3. Design Year - Apply growth factor to adjacent street traffic counts using a 10 year analysis horizon. Growth factor (rate) can be obtained using the ODOT SHIFT Tool (preferred) or from the ODOT Transportation Information Management System (TIMS). TIMS is available on the ODOT Office of Technical Services web site. Growth rates are not compounding. Example – 1.5% growth per year x 10 years = 1.15 multiplier for adjacent street counts;
  4. Overlay Trips - Overlay the number of trips using the proposed access. Proposed pass-by trips should be in accordance with the ITE Trip Generation Manual. The Trip volumes should correlate to the adjacent street peak hour (i.e., the corresponding AM or PM “Peak Hour of Adjacent Street” from the ITE Manual). In the absence of better information, directional distribution percentages of the access Trips can match the directional distribution of the adjacent street;
  5. Utilize the traffic volumes from (d) for the purposes of Turn Lane Warrant Analysis and Capacity Analysis.
  6. The application of K and D Factors to a 2-way AADT are normally only used to produce the highest peak hour for one direction in the 30th highest hour. In order to perform Traffic Analysis for both AM and PM peak hours by factoring a 2-way AADT, use the same K and D Factor for both the AM and PM peaks while overlaying the appropriate AM and PM Trip Generation numbers. Document assumptions for applying the D factor in the AM & PM peak hours (which direction is the peak). This is a very conservative approach that should not normally be used. It is preferred to use an hourly count method or use directional AADT’s if available.

8.0 Turn Lane Warrants

At unsignalized access points turn lane warrant analyses must be performed to determine if right or left turn lanes are warranted.

Table 4-1 denotes turn lanes as being “N/A” for low volume and minimal use drives. Turn lanes for these drives, however, may be required for considerations such as:

  1. Providing acceptable levels of service as determined by the Traffic Analysis or TIS; or
  2. Mitigating existing or expected crash concerns; or
  3. Matching adjacent or nearby typical sections of the adjacent street; or
  4. Preparation for future widening plans of the adjacent street

Access requests that require a Traffic Analysis or TIS will include a turn lane analysis.

Refer to L&D Vol. 1 Sections 401.2.2, 401.6.1, and 401.6.3 and Figures 401-5aE, and 401-6dE for additional information regarding turn lane warrants. Turn lane warrants must be prepared using Design Year traffic. The cost of constructing required turn lanes is the responsibility of the applicant.

9.0 Traffic Impact Study (TIS)

9.1 When is a Traffic Impact Study needed?

9.11 The District Office determines the need for a Traffic Impact Study during a preliminary meeting with the applicant as discussed in Section 2.2.

9.12 A Traffic Impact Study is required if the total number of trips (entering and exiting vehicles) during the highest peak hour is greater than or equal to 200 (See Section 9.4 for TIS Requirements).

9.13 A Traffic Impact Study may be required for any proposed access within a location identified by ODOT’s Highway Safety Program as a safety problem area or crash location or any location identified by ODOT as a congested traffic area even if the total number of trip ends is less than 200.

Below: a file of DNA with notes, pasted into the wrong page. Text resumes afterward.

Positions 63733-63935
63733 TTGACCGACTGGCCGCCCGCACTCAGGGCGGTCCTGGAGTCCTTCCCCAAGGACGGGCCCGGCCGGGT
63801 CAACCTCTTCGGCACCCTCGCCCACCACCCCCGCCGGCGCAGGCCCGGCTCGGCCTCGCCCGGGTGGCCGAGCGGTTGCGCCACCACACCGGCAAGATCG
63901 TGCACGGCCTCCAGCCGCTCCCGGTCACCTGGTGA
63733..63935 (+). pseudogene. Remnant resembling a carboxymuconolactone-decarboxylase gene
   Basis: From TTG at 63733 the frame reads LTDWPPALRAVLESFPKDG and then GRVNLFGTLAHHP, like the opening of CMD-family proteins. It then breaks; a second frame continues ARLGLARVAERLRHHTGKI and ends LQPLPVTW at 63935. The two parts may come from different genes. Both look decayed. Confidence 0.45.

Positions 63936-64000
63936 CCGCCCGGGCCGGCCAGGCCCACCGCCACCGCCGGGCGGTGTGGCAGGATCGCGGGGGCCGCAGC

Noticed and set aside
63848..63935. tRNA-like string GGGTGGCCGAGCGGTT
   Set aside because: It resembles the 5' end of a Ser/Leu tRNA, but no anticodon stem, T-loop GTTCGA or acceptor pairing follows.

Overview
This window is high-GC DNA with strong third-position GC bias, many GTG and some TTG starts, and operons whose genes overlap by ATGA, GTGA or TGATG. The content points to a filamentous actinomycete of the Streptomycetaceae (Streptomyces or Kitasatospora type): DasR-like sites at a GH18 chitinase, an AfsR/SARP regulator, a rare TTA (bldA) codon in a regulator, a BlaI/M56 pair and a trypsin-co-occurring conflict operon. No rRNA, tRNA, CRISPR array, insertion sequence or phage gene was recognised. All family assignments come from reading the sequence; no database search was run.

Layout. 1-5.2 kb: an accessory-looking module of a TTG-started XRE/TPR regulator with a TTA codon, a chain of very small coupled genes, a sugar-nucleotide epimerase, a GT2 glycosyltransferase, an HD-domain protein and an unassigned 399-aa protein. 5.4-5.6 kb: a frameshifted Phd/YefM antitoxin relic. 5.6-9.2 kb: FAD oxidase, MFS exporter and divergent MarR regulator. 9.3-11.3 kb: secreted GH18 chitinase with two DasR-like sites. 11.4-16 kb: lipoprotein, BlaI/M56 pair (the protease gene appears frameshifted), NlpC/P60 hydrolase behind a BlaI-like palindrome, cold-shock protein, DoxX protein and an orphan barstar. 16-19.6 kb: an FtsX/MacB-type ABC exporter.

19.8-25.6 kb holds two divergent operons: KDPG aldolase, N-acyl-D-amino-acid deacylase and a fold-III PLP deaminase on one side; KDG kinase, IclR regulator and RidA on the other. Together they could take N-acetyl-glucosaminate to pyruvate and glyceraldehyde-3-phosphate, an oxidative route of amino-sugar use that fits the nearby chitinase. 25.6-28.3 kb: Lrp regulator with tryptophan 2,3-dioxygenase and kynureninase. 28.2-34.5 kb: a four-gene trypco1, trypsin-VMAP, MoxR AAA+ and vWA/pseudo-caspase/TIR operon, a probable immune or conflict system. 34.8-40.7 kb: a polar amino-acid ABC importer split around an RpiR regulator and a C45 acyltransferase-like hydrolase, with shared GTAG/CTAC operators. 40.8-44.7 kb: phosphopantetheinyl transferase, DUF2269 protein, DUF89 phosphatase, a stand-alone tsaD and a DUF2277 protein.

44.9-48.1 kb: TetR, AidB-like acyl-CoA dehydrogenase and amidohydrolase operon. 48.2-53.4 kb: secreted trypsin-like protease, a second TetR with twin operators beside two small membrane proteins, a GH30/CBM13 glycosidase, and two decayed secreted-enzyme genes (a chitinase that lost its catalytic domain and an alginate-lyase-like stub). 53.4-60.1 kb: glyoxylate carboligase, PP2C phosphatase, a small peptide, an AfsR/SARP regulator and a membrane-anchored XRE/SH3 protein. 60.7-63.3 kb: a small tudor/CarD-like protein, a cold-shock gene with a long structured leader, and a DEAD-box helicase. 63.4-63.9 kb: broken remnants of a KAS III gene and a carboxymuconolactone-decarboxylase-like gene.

9.14 If construction has not started within 3 years of the approval of the TIS or subsequent interchange study, a reevaluation is required to ensure the traffic data is still accurate and the proposed modifications are still appropriate.

9.2 What is the Purpose of a Traffic Impact Study?

9.21 The purpose of a Traffic Impact Study is to ensure that any proposed modifications do not negatively impact the current traffic operations or safety of the surrounding roadway network.

9.22 The approval of a TIS is based on the study proving that the modified access request meets the following conditions:

  1. Established Level of Service criteria is met or existing Level of Service is maintained. See Section 9.46.
  2. Safety is not made worse
  3. Modifications are consistent with ODOT’s design criteria
  4. Modifications are feasible and implementable

9.23 The objectives of a TIS are to:

  1. Determine whether or not the access request can meet the standards and requirements of the State Highway Access Management Manual and other applicable standards.
  2. Determine the appropriate location, spacing, and design of the access connection(s) necessary to mitigate the traffic and operational impacts on the highway.
  3. Determine the need for any improvements to the adjacent and nearby roadway system to maintain a satisfactory level of service and safety and to protect the function of the highway system while providing appropriate and necessary access to the proposed development.
  4. Assure that the internal traffic circulation of the proposed development is designed to provide safe and efficient access to and from the roadway system and is consistent with the purpose of this manual.

9.3 Traffic Impact Study Review Process

9.31 Traffic Impact Study Review Team

The District Deputy Director will appoint a multi-disciplinary team to review all Traffic Impact Studies.

9.32 Traffic Impact Study Process:

  1. A TIS Flow Chart is shown in Figure 9-1:

Figure 9-1

Traffic Impact Study process

  1. Preliminary TIS Meeting
    Prior to submitting a Traffic Impact Study, the consultant/developer is required to meet with ODOT Staff to discuss initial study criteria and study limits. The consultant should be prepared to discuss general site layout, location and number of proposed drives, known access variances, study limits, expected site traffic and any other pertinent information.
     
  2. Traffic Count Submission
    Prior to the TIS submission the applicant is required to submit the proposed study limits, traffic volumes, trip generation and distribution percentages for ODOT’s review and approval. The Traffic Counts should be submitted electronically. Traffic Count Submissions will be reviewed within 30 days.